Can you spot the fraud risk?

Fraud can be a scary thing. Financial fraud losses in the UK alone totalled £768.8 million in 2016[1]. However, you’re not as helpless as you may think. All you need to do is stay fraud aware.

To help you spot fraud risks, we’ve devised a little game. See if you can spot the risk in everyday situations.

When you’re shopping on the high-street

A busy store or a cash point presents a good opportunity for fraudsters to steal your details, but they also have other less obvious methods for stealing your data…

Think you have it? Press the button below to reveal the answer.  

Be wary of open WiFi hotspots – Hot spotting on open WiFi networks that aren’t password protected can leave your device vulnerable, the connection isn’t secure so hackers could gain access. 

When you’re using computers, mobiles and other devices

In May this year our National Health Service became a victim of a WannaCry ransomware attack and it was soon revealed that a possible cause for this was an out of date operating system[2]. If you don’t keep your devices up to date you could also risk being attacked by malware or a virus.

6 – Virus detected! Make sure all of your devices are up to date with the latest software and anti-virus protection.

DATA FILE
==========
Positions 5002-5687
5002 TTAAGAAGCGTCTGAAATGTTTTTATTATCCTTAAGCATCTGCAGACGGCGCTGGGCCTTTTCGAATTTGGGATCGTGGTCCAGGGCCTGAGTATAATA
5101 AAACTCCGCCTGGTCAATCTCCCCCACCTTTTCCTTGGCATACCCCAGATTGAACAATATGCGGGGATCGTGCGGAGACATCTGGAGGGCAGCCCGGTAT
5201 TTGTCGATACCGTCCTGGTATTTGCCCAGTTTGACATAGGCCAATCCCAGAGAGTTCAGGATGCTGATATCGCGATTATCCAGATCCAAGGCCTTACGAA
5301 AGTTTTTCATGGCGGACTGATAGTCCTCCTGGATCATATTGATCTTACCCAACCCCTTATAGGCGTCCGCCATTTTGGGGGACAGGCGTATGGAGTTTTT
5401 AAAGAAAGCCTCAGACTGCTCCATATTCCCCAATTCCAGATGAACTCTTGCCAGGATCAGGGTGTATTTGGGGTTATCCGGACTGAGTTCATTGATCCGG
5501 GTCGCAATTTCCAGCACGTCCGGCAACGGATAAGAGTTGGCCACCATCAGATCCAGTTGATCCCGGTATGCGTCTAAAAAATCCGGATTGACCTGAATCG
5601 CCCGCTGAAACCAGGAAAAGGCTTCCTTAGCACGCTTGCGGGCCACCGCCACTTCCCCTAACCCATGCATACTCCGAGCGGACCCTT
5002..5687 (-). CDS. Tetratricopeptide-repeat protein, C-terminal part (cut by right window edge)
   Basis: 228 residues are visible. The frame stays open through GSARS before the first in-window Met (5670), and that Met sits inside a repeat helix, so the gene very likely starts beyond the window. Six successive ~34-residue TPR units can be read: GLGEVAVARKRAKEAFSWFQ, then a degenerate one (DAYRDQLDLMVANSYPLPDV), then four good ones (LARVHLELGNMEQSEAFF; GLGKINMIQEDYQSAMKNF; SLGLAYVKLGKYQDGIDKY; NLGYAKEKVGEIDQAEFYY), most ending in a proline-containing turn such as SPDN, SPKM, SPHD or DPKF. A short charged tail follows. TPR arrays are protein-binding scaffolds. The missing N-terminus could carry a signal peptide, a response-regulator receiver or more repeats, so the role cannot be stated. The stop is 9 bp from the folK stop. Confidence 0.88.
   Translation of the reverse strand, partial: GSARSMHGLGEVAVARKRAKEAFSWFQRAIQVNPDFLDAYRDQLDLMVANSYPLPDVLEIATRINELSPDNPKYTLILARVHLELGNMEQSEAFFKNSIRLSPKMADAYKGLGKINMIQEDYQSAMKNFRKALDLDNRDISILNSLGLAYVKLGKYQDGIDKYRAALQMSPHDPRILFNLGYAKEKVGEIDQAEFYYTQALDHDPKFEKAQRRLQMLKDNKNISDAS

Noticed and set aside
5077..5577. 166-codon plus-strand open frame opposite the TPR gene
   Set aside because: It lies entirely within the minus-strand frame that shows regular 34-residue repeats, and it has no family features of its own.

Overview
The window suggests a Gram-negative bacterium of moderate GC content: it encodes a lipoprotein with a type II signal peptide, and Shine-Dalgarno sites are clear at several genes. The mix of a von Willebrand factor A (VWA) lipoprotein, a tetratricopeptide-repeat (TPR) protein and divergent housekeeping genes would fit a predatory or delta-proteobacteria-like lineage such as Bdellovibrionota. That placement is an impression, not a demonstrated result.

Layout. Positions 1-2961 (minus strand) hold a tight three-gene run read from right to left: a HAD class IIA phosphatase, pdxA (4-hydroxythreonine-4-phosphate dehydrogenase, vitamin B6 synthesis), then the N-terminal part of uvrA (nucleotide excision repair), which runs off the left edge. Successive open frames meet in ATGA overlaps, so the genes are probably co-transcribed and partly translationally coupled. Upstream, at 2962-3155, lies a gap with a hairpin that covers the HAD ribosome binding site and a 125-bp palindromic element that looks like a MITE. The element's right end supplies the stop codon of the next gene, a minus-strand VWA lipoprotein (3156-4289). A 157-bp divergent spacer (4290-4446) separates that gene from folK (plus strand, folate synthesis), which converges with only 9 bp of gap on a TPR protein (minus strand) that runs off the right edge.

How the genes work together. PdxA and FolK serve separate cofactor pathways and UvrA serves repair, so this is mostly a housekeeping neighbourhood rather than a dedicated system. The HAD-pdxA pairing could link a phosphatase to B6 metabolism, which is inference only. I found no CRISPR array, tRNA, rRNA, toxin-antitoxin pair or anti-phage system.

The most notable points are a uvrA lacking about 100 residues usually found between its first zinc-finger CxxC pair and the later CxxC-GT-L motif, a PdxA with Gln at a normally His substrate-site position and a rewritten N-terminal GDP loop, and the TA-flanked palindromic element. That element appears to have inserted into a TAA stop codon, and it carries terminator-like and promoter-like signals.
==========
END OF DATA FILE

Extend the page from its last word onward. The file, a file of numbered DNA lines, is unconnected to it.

When you’re handling your post

You’re either a person that shreds their personal documents or one that doesn’t, but believe us when we say it’s much safer to shred or burn old letters and bank statements. Fraudsters just need your name, date of birth and address to steal your identity, access your accounts and take out loans, credit cards or mobile phone contracts[3].


2 – Leaving papers with your personal details or the details of others around without proper disposal could risk them getting in the hands of fraudsters. 

So, do you feel more fraud aware? Your credit report is also a great tool that can help you identify and prevent fraud. Read our post that explains what your credit report has to do with fraud and remember to log in to Noddle and check your credit report regularly to look for signs of fraud.


[1] Financial Fraud Action UK – Fraud the Facts 2017

[2] The Guardian – What is WannaCry ransomware and why is it attacking global computers

[3] The Telegraph: Fraudsters need just three details to steal your identity – and most of it can be found on Facebook